I’m afraid to feel good. I finally had to admit this.
How can I ever possibly feel good again? She will always be missing, and I will always be missing her. There is no good when she is gone. Except…there is. There is so much of it.
After so many years of instability and drama, things are calm. We all have our health. We have great, steady jobs. My daughter has friends and an impressive imagination and my baby is about to turn one. Even my dog is humming along. But I cannot write the words, “life is good for us right now,” without getting a lump in my throat and a tremendous wave of guilt.
I remember a woman in one of my grief groups talking about her story and ending it with how, at that point, life was great for her. She was several years ahead of me on the path, but I still felt dismayed. Appalled. And ashamed for judging her. But I just didn’t understand how life could ever be good, let alone great, with one of my children missing. It did not seem possible.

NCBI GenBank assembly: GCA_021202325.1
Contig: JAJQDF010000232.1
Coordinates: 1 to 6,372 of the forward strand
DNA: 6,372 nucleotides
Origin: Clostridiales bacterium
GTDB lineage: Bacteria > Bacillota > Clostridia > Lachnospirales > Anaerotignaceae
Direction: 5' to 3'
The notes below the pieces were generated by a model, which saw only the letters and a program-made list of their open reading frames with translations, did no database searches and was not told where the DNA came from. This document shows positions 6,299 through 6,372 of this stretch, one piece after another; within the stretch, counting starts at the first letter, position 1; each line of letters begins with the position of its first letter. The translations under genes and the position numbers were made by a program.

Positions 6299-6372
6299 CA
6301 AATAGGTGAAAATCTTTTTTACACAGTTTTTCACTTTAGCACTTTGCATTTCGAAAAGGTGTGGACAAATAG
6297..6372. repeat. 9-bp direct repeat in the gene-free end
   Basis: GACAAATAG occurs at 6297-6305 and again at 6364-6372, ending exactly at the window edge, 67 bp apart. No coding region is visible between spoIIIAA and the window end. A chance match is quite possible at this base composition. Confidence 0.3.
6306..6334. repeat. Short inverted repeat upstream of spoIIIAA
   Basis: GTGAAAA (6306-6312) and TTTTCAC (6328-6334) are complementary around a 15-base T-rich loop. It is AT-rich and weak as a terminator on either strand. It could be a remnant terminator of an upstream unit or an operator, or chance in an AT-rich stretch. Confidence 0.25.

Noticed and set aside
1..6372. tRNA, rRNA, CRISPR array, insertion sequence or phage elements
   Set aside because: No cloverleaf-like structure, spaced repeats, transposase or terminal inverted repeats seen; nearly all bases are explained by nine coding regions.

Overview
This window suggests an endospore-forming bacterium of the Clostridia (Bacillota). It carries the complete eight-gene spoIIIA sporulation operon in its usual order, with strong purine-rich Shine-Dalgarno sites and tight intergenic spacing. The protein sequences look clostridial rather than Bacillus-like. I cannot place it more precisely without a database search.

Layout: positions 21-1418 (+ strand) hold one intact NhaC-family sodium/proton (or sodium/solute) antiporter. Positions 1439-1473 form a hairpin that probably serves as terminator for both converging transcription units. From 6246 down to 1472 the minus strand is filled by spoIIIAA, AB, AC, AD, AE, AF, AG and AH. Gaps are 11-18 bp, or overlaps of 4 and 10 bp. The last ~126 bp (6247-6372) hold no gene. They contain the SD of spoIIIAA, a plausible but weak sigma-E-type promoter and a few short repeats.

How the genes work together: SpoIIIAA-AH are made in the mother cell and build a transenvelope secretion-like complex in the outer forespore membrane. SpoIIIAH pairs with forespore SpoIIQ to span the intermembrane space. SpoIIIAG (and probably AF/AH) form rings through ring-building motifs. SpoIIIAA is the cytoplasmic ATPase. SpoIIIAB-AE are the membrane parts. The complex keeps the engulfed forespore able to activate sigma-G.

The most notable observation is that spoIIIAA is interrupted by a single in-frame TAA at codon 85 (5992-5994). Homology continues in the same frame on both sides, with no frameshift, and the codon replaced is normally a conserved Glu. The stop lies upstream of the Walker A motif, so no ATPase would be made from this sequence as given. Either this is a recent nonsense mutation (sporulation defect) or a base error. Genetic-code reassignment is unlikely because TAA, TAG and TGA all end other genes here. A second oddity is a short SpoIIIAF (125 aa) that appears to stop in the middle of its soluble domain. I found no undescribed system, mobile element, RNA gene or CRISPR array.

But now here I am. I have two more children that I tried so hard to bring here, and they bring me so much happiness. I get why that woman said life was great. I’m just too afraid of how it will feel to admit it, too.
I walk the path between happiness and sadness all day, every day. Just like I’ve always tried to not veer too far into sadness, I’m equally frightened to turn my back on it and walk into happiness. I’m terrified it will feel like I’m betraying her. Until then, I’ll keep walking the line.
My arms are full, but they are not. I’m happy, but still sad. Hopefully someday I’ll be able to say, “Life is good,” without feeling like I’m going to be sick. Maybe someday I’ll even be able to admit that life is great.
Because this really is.